Tattoo Artist Job Description

Tattoo Artist Job Description, Skills, and Salary

Are you searching for a tattoo artist job description? Get to know about the duties, responsibilities, qualifications, and skills requirements of a tattoo artist. Feel free to use our tattoo artist job description template to produce your own tattoo artist job description. We also provide you with information about the salary you can earn as a tattoo artist.

 

Who is a Tattoo Artist?

A tattoo artist is someone who permanently inscribes phrases or images on the skin of his clients. This is accomplished by puncturing the skin with a tiny needle to inject ink beneath the skin’s surface. One of the oldest artistic disciplines known to man is tattooing.

In earlier times, are being applied for decoration and also for religious or status-related connotations. Numerous walk-in tattoo studios provide clients access to hundreds or even thousands of photos from which to pick. Some customers choose to bring their own image or have an original tattoo designed for them, and they look for a tattoo artist who can execute the work on their skin.

Due to the numerous germs and diseases that are easily transmitted through the blood, a tattoo artist must take extra precautions to ensure the client’s safety as well as the sterilization of all tools prior to each visit and the proper disposal of tattooing needles after each usage.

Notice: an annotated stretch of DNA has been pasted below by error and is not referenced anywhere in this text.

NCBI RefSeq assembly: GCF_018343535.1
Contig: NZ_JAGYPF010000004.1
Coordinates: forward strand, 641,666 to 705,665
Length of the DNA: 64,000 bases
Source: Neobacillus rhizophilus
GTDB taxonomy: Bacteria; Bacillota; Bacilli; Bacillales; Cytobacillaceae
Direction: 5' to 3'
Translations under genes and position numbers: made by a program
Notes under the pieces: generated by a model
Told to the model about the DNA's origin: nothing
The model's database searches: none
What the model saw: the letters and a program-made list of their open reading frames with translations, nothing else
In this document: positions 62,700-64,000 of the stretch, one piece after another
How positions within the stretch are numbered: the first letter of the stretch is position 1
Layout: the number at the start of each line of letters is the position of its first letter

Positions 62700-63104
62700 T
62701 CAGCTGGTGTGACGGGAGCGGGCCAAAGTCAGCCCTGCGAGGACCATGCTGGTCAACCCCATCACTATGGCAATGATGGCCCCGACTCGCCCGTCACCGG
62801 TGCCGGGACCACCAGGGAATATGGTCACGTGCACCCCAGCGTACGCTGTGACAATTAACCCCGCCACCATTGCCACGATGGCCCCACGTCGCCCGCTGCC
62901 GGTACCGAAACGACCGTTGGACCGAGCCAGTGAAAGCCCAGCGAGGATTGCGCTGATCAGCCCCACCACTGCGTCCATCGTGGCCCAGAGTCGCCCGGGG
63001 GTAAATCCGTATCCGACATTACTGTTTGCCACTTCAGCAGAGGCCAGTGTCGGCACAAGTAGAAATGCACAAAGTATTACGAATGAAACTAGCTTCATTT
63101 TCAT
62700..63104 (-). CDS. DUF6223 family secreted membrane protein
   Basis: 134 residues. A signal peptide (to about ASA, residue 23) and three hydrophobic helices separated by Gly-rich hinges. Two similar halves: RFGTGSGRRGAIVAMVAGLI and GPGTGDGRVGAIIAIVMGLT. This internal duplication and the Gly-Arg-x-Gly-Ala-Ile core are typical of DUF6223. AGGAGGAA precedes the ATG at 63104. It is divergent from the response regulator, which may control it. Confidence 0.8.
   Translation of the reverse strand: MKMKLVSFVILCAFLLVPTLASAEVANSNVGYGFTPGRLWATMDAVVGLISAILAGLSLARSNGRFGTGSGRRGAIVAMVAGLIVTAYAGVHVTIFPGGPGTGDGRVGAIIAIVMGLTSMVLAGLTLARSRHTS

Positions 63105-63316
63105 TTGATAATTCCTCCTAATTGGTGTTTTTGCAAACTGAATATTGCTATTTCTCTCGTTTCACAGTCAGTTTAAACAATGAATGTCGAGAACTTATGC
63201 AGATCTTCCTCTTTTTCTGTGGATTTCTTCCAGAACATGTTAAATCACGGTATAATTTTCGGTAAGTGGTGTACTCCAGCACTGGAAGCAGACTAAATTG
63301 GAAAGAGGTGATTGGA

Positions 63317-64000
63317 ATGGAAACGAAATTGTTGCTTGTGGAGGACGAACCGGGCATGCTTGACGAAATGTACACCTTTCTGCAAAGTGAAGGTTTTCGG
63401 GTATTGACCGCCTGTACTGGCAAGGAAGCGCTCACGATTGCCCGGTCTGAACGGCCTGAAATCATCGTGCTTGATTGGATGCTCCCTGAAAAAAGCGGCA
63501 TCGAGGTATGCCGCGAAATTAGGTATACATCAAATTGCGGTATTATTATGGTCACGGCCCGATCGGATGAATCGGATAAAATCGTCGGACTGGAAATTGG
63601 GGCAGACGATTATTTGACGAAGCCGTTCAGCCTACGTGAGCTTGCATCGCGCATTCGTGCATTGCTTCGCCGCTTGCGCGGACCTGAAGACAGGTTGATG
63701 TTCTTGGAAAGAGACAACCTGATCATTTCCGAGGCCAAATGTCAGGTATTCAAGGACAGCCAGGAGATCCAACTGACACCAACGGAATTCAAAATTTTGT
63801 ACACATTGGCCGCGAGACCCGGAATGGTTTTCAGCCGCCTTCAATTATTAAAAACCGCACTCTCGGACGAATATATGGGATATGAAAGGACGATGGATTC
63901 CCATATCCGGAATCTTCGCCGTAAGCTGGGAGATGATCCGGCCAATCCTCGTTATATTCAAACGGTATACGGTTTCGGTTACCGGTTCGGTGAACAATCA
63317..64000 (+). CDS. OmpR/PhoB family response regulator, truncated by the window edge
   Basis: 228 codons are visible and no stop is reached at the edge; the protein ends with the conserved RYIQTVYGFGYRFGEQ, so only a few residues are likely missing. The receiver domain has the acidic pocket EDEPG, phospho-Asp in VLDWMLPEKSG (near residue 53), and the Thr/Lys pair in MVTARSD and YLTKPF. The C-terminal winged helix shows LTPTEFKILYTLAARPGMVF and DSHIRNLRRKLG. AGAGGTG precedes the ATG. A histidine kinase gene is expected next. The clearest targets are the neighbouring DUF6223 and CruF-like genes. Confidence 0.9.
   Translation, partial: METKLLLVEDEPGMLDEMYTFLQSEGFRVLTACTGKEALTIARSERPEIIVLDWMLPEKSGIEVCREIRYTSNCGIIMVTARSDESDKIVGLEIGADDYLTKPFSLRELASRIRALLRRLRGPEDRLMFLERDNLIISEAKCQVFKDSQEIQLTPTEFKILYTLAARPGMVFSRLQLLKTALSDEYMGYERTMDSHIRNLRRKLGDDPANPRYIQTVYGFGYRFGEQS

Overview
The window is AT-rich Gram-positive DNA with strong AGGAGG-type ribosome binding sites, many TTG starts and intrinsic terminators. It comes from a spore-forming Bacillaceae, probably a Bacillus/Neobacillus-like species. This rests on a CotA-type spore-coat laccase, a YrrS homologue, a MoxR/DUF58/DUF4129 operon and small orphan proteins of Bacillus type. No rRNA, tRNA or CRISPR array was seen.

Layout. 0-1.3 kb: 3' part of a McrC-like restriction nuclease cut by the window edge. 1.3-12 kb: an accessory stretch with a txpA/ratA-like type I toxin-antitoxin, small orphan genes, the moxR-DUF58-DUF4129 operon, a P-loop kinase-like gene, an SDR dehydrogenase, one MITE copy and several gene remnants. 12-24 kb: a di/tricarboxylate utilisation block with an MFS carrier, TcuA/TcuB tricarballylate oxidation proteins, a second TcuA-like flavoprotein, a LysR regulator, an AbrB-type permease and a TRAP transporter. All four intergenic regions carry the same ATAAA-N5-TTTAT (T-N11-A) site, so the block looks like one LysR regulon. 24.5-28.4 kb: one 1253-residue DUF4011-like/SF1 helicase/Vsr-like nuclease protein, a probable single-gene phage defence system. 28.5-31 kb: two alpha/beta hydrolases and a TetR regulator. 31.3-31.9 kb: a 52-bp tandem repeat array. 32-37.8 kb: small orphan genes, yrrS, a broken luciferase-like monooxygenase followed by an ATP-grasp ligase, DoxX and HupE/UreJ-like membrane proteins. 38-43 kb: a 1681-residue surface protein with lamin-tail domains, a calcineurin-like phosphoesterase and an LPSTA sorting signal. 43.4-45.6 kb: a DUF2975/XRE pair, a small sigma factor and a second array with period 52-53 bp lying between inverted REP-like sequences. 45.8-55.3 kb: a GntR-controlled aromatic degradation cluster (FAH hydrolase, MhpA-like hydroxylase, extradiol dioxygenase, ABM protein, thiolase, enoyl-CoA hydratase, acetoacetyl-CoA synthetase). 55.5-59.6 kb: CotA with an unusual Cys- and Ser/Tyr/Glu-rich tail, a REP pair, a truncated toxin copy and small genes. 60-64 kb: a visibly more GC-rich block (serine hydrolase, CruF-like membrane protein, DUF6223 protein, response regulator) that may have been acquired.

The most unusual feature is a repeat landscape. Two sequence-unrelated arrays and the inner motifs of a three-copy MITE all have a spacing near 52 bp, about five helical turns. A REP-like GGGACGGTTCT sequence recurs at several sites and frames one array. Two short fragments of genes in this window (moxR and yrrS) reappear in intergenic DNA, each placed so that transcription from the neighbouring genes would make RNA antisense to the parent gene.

Tattoo Artist Job Description

What is a tattoo artist job description? A tattoo artist job description is simply a list of duties and responsibilities of a tattoo artist in an organization. Below are the tattoo artist job description examples you can use to develop your resume or write a tattoo artist job description for your employee. Employers can also use it to sieve out job seekers when choosing candidates for interviews.

The tattoo artist carries out the following duties and responsibilities:

  • Make appointments with customers to go through the price.
  • Shave different parts of the client’s body to prepare for tattoo applications.
  • Use antibacterial soap to clean different parts of the client’s skin.
  • Give clients advice on the best tattoo sizes, colors, and placement.
  • Pay close attention to the client’s requests to completely grasp their tattoo concepts.